It’s my daughter’s first day at a summer job. The job is a miracle; a gift in an economy unkind to students, new graduates and 55-year-old men and women who have been laid off.
Firsts are hard. First days of school with their stomach-ache and tight new shoes; first days of jobs with their need to make a good impression; a first kiss with awkward lips meeting for the first time, the excitement coupled with sheer terror at moving into a new place in the relationship.
But there’s something I love about firsts. It’s in the hyper-awareness I experience of everything around me. The attention to detail, the adrenaline that pumps, the feeling of accomplishment that I actually got to the place I was supposed to and logged on to a computer, or found my boss. That feeling at the end of my first day that “I did it!”. That honeymoon stage where despite everything being new, I feel truly alive. That’s what I envy of my daughter’s first day.
It is a contrast to the mundane where I think I know everything and I go through life on autopilot, sometimes not even recognizing new if it’s staring me in the face.
It was in the grey of November last year, a grey that comes after the brilliance of fall, that I longed again for a first. For a beginning. And in my case it was a spiritual beginning. My faith was old and stale; stale like the old bread on my counter that crumbles as you pick it up. So stale that preservatives are no longer effective. Not even fresh butter and home-made jam can take away the staleness.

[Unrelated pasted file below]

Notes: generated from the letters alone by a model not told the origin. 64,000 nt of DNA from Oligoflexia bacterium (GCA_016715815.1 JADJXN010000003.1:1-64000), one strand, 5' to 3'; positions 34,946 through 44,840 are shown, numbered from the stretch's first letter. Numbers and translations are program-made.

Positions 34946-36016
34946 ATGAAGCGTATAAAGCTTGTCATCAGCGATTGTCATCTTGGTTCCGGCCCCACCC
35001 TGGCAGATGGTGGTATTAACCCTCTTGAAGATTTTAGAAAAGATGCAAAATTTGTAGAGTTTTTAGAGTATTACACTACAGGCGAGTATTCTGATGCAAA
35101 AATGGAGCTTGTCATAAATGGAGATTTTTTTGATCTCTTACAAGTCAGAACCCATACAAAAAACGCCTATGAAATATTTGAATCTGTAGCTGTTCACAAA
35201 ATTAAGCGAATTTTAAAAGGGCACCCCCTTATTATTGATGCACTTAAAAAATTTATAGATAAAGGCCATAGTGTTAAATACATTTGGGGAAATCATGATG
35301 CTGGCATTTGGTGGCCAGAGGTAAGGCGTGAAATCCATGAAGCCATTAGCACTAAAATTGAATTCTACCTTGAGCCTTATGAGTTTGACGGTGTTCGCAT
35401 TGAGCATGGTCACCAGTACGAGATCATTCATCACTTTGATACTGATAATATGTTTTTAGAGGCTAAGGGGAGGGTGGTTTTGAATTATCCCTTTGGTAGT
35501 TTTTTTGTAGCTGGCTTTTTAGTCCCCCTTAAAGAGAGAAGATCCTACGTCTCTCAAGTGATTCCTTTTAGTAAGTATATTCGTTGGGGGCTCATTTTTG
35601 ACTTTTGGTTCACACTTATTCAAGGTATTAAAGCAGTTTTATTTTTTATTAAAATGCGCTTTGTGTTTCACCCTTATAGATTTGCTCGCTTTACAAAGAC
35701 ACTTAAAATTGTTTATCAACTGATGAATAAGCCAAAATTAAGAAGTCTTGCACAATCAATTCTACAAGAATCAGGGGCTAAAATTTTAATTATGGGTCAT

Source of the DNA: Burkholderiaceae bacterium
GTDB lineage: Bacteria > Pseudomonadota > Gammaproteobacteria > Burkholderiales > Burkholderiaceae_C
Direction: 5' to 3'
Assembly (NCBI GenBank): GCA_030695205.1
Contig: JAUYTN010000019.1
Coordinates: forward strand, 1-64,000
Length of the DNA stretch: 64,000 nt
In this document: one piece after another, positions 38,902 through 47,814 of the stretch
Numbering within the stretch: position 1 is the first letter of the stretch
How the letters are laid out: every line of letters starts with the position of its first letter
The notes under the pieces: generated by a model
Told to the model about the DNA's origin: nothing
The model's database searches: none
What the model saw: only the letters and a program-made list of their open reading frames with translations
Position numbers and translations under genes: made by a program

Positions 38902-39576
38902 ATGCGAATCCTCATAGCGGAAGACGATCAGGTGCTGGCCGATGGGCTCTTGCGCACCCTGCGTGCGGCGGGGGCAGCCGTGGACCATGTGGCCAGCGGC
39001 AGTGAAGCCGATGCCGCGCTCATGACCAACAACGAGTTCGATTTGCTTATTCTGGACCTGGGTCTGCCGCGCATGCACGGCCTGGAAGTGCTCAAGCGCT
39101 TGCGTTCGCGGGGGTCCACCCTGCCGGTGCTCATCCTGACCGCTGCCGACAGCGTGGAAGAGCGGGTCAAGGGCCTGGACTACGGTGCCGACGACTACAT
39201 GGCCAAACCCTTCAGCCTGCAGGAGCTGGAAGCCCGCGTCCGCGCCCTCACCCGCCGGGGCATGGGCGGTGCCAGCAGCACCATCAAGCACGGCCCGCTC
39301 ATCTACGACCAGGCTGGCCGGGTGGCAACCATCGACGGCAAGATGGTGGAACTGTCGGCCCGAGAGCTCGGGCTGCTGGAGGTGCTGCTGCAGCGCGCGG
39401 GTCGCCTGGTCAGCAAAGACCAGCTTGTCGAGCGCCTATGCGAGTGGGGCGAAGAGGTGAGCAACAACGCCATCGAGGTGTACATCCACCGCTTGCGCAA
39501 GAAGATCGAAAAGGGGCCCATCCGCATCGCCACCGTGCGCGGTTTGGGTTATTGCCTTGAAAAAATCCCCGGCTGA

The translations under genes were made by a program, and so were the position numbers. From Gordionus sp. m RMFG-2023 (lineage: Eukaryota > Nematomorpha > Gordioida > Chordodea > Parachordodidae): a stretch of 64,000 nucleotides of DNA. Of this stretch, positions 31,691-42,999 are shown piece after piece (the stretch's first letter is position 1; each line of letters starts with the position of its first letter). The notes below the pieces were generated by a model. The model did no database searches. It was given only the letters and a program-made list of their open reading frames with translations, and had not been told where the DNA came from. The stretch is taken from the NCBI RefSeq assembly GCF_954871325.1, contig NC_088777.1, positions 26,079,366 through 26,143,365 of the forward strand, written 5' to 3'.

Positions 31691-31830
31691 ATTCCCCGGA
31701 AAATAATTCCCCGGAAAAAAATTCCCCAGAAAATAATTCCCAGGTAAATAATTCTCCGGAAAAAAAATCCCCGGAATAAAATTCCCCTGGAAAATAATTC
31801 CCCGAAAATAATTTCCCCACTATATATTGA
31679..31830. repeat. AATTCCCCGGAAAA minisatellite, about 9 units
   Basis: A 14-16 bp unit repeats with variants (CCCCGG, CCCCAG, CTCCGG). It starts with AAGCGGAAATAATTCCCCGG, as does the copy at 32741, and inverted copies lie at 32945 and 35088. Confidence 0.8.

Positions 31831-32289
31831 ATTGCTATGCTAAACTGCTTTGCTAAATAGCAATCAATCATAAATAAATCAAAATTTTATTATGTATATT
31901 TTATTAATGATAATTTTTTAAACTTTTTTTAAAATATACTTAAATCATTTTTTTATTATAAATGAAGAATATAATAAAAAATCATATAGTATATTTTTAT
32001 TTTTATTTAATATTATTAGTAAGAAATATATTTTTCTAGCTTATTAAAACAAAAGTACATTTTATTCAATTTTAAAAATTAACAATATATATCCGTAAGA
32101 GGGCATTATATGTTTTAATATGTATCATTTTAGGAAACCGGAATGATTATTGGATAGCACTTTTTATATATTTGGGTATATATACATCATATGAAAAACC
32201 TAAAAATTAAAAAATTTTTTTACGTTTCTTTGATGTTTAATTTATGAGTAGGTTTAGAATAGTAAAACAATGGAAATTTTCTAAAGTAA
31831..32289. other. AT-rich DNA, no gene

I knew all the things I should do; I knew about Bible study and prayer, about connecting with people and service, about waiting and patience. But knowing those things was part of the problem. I needed to go back to a first – a first love. I needed to remember a place where all was new, each word, each concept, each discipline.
And so I started with the Beginning. I decided that I would read the Bible as though I’d never read it. I would have no schedule, there would be no rules, there would be no mantras – I would just read.
I began at Genesis and I began to read. And I read and read and read some more. When I stopped I left a piece of paper marking the spot. I didn’t write or journal, I just read. And pretty soon creation and the fall were over and I was into Exodus, and I continued to read. I read things I don’t remember ever reading, I felt no pressure or guilt, I just read.
And as I read an extraordinary thing happened. I began to feel like this was a first. It was like I was seeing these words for the first time. The adrenaline began pumping and I was hyper aware. Truth entered into stale, new entered into old, I felt I was reborn.
It is the end of June and I have just entered Samuel. The wordless petition of Hannah is over and Samuel has just heard the voice of God. It was his first.
- Bible in 365, Week One: Reading the Bible in its entirety for the first time and the God who sees me (emmillerwrites.wordpress.com)